The Canon EF 500mm f4L IS USM ended up being the most flexible lens during my trip to Florida, and the most fun to use. It was sufficiently long to grab detailed shots of water sports and distant wildlife, while also delivering satisfyingly big solar images, especially when mounted on a cropped frame body and working at an equivalent of 800mm. I was surprised how little I yearned for anything longer or shorter, or the ability to zoom – the coverage always seemed surprisingly ideal.
With the aperture opened to f4, the depth-of-field becomes razor-thin, allowing you to achieve beautiful effects where anything immediately behind or in front of the subject becomes rendered into a silky smooth blurred effect. Coupled with the flattened perspective of a super-telephoto lens, the effect is both pleasing and flattering.
The quality, even with the aperture opened to f4 is excellent across the frame, and the build feels like it can handle anything. My combination of the 500mm mounted on an EOS 7D certainly received some punishment on the beach with sand blowing around, but it never became an issue.
In terms of handling, the lens is obviously pretty big and heavy, but in super-telephoto terms, it’s actually considered fairly portable. Certainly, it’s the largest lens most of us would be willing to walk around with for any length of time, and it’s also possible to take some handheld shots for brief periods – neither of which can be said for the significantly heftier 600mm f4. This ‘portability’ means you’ll end up taking the 500mm to locations where you simply wouldn’t lug the 600mm or 800mm lenses.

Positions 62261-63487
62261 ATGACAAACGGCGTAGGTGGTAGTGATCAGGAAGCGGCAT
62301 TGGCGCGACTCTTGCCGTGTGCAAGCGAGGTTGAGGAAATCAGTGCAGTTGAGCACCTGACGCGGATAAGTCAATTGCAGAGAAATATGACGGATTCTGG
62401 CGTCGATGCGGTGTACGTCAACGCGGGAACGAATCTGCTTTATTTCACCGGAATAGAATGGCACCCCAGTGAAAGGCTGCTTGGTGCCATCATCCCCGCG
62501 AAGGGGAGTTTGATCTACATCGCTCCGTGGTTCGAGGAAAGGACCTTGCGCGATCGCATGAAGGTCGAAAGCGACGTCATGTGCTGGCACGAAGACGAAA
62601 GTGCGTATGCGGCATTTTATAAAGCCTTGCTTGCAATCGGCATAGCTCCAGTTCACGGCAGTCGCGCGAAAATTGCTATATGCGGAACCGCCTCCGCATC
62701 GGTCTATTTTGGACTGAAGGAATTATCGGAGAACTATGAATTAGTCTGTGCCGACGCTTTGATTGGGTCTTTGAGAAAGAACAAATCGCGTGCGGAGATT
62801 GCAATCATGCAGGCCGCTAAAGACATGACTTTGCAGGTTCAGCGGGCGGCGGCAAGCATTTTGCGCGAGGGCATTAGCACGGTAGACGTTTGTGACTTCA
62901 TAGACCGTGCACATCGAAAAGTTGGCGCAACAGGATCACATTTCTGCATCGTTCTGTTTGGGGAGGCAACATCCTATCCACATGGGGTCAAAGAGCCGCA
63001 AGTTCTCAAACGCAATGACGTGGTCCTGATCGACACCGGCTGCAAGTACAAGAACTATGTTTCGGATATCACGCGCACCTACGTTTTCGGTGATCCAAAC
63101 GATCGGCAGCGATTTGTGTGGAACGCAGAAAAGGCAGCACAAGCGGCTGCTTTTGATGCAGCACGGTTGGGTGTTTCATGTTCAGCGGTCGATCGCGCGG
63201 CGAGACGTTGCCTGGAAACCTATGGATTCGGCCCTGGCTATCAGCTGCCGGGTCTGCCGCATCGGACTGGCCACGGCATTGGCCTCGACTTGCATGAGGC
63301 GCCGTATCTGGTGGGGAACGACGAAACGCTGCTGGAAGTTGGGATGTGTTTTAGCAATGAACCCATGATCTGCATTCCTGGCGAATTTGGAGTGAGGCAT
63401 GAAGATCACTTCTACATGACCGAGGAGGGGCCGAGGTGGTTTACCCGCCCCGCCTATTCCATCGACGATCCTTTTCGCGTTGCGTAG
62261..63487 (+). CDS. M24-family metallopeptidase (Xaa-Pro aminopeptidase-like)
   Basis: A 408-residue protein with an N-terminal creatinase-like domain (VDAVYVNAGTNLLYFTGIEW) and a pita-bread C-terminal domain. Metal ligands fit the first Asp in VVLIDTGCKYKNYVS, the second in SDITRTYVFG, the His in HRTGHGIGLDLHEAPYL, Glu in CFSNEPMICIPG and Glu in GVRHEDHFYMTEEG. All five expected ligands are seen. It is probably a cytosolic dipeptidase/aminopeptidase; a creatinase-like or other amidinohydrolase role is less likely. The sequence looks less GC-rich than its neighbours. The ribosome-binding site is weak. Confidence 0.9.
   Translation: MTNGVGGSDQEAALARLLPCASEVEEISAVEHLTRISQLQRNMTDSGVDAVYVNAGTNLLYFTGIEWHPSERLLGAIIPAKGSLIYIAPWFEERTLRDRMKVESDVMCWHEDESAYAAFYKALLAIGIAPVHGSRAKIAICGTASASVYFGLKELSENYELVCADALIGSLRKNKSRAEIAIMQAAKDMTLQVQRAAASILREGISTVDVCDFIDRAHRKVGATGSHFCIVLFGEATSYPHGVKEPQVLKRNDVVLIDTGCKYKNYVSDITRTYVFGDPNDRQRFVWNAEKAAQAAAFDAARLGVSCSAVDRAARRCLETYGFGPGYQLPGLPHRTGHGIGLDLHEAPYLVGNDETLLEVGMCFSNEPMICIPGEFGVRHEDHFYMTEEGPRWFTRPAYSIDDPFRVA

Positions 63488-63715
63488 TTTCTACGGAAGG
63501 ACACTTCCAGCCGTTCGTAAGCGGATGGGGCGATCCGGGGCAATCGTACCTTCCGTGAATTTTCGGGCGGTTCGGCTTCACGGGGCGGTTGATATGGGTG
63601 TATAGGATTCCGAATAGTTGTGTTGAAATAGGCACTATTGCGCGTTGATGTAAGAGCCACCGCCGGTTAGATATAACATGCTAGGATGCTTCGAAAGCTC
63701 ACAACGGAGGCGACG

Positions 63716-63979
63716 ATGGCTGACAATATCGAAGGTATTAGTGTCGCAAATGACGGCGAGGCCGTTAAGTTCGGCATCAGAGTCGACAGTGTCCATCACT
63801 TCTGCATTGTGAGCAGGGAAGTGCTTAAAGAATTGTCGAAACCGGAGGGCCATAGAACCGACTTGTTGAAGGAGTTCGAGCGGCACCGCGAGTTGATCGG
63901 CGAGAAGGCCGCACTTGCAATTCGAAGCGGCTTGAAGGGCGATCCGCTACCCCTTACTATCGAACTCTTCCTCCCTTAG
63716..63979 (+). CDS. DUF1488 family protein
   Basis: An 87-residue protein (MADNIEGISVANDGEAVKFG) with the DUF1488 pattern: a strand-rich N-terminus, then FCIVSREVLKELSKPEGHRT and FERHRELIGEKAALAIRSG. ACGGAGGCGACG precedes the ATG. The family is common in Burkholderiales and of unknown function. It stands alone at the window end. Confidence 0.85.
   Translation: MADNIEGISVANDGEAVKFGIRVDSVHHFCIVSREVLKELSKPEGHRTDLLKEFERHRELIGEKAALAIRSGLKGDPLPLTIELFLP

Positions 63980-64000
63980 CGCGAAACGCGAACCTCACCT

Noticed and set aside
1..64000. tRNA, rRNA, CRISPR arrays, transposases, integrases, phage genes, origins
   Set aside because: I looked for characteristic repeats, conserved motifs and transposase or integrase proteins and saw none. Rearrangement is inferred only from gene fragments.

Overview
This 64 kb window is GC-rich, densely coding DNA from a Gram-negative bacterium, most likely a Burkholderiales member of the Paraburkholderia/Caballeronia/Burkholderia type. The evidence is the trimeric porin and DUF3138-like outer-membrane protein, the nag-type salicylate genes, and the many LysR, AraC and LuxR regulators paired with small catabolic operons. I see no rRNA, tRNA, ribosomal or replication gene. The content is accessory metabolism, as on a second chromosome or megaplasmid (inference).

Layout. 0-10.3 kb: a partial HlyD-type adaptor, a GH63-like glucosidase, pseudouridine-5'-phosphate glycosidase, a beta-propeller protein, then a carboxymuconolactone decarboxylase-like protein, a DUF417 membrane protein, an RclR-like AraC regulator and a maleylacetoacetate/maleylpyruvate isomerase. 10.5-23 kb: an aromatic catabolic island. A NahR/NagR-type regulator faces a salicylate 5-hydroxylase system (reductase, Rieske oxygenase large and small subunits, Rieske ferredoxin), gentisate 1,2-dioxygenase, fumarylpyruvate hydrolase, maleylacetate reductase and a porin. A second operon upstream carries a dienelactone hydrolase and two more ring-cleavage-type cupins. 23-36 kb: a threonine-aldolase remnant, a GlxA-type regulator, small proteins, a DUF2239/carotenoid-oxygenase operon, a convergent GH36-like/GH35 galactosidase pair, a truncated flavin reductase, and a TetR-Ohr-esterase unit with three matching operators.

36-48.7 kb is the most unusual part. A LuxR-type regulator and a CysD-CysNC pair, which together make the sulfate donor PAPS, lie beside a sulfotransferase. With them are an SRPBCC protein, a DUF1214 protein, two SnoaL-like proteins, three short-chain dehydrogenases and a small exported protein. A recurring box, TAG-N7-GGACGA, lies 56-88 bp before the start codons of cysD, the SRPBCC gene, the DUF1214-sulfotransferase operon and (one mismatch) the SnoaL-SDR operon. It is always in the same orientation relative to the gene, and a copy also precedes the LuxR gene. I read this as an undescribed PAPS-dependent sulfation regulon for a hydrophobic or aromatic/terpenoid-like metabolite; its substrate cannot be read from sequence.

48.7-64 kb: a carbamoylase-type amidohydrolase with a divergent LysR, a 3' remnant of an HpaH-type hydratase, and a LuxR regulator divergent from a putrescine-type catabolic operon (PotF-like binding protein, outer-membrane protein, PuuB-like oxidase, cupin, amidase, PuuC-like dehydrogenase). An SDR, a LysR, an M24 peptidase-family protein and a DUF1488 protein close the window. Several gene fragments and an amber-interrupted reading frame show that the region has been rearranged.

The bottom line is I loved shooting with the EF 500mm f4L IS USM and can recommend it in a heartbeat. Sure there is a Mark II version on its way, but it’s quite a bit more expensive and only makes a modest weight-saving; I can’t imagine how the optical or build quality are significantly better.
As mentioned on the previous page, the Mark I 500mm f4L is actually the ‘bargain’ in Canon’s super-telephoto range, but while it’s comfortably cheaper than the bigger or newer models, it still remains a significant chunk of change which renders it out of reach for most of us. But don’t despair: do as I did and rent it for the desired period. Much as I enjoyed using the lens, I’d only really need it for a couple of weeks a year when travelling to specific destinations for specific shots, such as a sporting event or a wildlife trip. This is when renting really makes sense as it allows you to enjoy the power and quality of high-end professional lenses at a price that’s affordable to most. I’d certainly much sooner spend a few hundred dollars a year on short rentals of a super-telephoto lens than buy a basic zoom which would be compromised for the shots I had in mind.
As for renting, I remained impressed by the service offered by Borrow Lenses and can recommend them to anyone wanting to rent equipment in the USA – and remember if you don’t have a domestic US address for deliveries, you can collect and return your order in-store at various locations in California. I’m already looking forward to trying out another premium lens on my next trip, and much as I’m curious to try the 600 or 800mm models, I think the 500mm may end up in my bag once again – at least I know it fits.